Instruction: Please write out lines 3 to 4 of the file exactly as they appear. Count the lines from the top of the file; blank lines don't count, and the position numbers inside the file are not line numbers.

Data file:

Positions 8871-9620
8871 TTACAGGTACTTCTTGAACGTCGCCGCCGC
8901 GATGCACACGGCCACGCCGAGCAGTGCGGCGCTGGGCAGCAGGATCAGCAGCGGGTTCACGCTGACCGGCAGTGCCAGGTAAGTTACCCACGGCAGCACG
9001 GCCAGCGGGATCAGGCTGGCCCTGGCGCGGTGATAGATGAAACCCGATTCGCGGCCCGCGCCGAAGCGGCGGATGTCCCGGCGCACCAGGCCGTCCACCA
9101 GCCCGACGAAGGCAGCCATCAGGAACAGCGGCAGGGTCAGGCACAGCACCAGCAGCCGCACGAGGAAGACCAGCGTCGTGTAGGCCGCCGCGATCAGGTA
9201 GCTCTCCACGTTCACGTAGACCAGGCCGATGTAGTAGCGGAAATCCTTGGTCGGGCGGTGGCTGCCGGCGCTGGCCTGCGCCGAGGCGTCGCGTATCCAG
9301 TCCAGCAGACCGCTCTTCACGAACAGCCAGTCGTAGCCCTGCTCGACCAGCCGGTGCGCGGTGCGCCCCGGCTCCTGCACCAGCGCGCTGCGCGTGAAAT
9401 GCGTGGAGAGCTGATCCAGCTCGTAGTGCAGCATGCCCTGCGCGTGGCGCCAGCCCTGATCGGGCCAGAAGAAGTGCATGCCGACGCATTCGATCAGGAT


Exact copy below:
8901 GATGCACACGGCCACGCCGAGCAGTGCGGCGCTGGGCAGCAGGATCAGCAGCGGGTTCACGCTGACCGGCAGTGCCAGGTAAGTTACCCACGGCAGCACG
9001 GCCAGCGGGATCAGGCTGGCCCTGGCGCGGTGATAGATGAAACCCGATTCGCGGCCCGCGCCGAAGCGGCGGATGTCCCGGCGCACCAGGCCGTCCACCA